Despite pledging to find savings in the expensive High Speed 2 train line, the project's boss has failed to find significant financial cuts.
A Tory MP planning to vote against the government on HS2 today tells me there are 60 of his colleagues who would like to do the same.
Patrick McLoughlin will continue the Government's fightback over the high-speed rail project by unveiling - yet another - business case.
Birmingham will be announced as the chosen site for the new HS2 Construction HQ, creating 1,500 new jobs.
It will be the home to the engineers and designers who will put together the detailed construction plans for the track, stations and signalling.
The leader of a campaign group opposed to the building of HS2 - the High speed rail line which cut journey times from Birmingham to London in half - has been putting his case to MPs.
Joe Rukin is challenging a bid by HS2 Ltd - appointed to build the £50billion pound line - who claim that Stop HS2 has no legal right to petition the select committee now considering the actual route. He's hoping the challenge will be overturned.
The Transport Secretary has said it's vital to get the "best people" working on HS2, after it emerged that thirty staff could be better paid than the Prime Minister.
The Transport Secretary & Derbyshire Dales MP Patrick McLoughlin said the proposed salaries were within the budget set and would involve hiring engineers with established skills.
But he said all salaries would have to be approved by the Treasury.
A group of MPs are due to meet up to three times a week to discuss opposition to HS2, the High Speed rail line.
Almost 2,000 petitions have been sent in - and all of them have to be heard and discussed before building work can begin. The first meeting takes place today.
The MPs will meet two or three times a week to hear the petitions - and it's expected to take around two years.
A group of MPs from the West Midlands are calling on ministers to drop plans to use a piece of land in the middle of Birmingham as a construction yard for HS2.
Among them is Liam Byrne who wants the site at the junction of Ladywood, Erdington and Hodge Hill to be developed instead, which he believes could create up to 7,000 jobs.
Under current plans, once the high speed rail line has been constructed, the site would become a yard for trains.
A National College to train people to build HS2 could be built in Birmingham or Derby after the sites were shortlisted by the Government.
Doncaster and Manchester have also been shortlisted as locations for the college.
Church leaders have condemned the planned route for HS2, warning that it will run through graveyards and disturb human remains.
The Archbishops' Council, which includes the Archbishop of Canterbury Justin Welby, says the route will destroy three burial grounds including one in Birmingham.
In a letter to the House of Commons they say not enough is being done to ensure exhumed remains are treated in a reverent manner. They say the Bill allowing HS2 to go ahead should not be passed into law.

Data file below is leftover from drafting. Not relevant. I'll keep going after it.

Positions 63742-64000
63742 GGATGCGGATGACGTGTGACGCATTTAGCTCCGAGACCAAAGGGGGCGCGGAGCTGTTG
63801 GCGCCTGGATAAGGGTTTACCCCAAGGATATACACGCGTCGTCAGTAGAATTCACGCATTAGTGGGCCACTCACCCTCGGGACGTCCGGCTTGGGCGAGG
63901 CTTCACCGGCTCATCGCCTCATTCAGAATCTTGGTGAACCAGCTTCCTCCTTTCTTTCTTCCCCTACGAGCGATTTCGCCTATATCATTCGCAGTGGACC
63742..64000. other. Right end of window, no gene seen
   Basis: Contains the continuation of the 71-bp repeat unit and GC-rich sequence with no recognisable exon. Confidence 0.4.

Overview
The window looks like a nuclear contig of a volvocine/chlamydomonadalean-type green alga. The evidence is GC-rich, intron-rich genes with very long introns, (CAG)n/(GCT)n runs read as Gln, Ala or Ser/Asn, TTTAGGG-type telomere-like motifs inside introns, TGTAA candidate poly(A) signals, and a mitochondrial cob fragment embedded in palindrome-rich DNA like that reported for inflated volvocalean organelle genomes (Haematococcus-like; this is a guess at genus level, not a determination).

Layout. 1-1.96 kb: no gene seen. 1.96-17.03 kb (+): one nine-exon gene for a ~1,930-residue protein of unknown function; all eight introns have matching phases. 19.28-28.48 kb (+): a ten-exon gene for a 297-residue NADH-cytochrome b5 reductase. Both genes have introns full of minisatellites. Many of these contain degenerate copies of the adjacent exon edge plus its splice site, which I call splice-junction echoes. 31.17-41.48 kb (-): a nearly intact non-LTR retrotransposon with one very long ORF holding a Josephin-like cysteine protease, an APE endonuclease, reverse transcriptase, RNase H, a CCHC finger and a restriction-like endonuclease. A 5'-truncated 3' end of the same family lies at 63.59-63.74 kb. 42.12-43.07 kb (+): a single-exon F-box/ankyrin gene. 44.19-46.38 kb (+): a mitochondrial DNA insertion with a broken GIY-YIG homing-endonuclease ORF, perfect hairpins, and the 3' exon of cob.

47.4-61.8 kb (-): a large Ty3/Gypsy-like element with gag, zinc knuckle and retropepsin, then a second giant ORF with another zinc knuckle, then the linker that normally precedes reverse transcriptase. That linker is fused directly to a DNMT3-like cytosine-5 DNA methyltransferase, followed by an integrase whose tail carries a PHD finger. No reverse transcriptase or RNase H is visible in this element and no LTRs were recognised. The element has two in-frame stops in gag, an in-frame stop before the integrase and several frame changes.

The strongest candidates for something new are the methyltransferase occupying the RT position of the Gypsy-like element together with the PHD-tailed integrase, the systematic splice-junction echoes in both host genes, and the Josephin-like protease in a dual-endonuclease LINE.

Janet Gough, from the Archbishop's Council, has told ITV News that a specific clause is needed in the legislation behind HS2 to ensure Bishops can oversee exhumation and reburial.
The Department for Transport says burial grounds have been avoided as much as possible and all remains will be treated with dignity, respect and care.
A majority of MP's have voted in favour of giving the HS2 bill a second reading, with 452 to 41 backing the principle of the HS2 project.
A total of 47 Conservative MPs missed the vote and 41 MPs either opposed the HS2 plans or backed an amendment put forward by former Cabinet minister Cheryl Gillan.
- Peter Bone (Wellingborough)
- Andrew Bridgen (Leicestershire North West)
- Bill Cash (Stone)
- Michael Fabricant (Lichfield)
- Philip Hollobone (Kettering)
- Chris Kelly (Dudley South)
- Jeremy Lefroy (Stafford)
- Chris Pincher (Tamworth)
- Laurence Robertson (Tewkesbury)
- Caroline Spelman (Meriden)
- Sir Peter Tapsell (Louth & Horncastle)
- Chris White (Warwick & Leamington)
- Dan Byles (Warwickshire North)
- Bill Wiggin (Herefordshire North)
- Mark Pawsey (Rugby)
Tonight's vote in Parliament on the HS2 bill means the high-speed rail line will begin construction in 2017, the Transport Secretary has confirmed.
Patrick McLoughlin also tried to calm the fears of anti-HS2 campaigners over the impact of the proposed route on their areas, saying:
"I am aware of the concerns some who live very close to the HS2 route have. I am confident however that by working together we can ensure this vital new north-south railway is designed in the right way, and we will have spades in the ground in 2017 as planned."
ITV News Deputy Political Editor Chris Ship has been following the votes on the HS2 bill in the House of Commons.
MPs have now voted in favour of giving the legislation a second reading.
MPs vote on whether to give #hs2 bill a second reading. Result: YES-452 NO-41
Smaller number of MPs vote against #HS2 for second reading. But many more abstentions we hear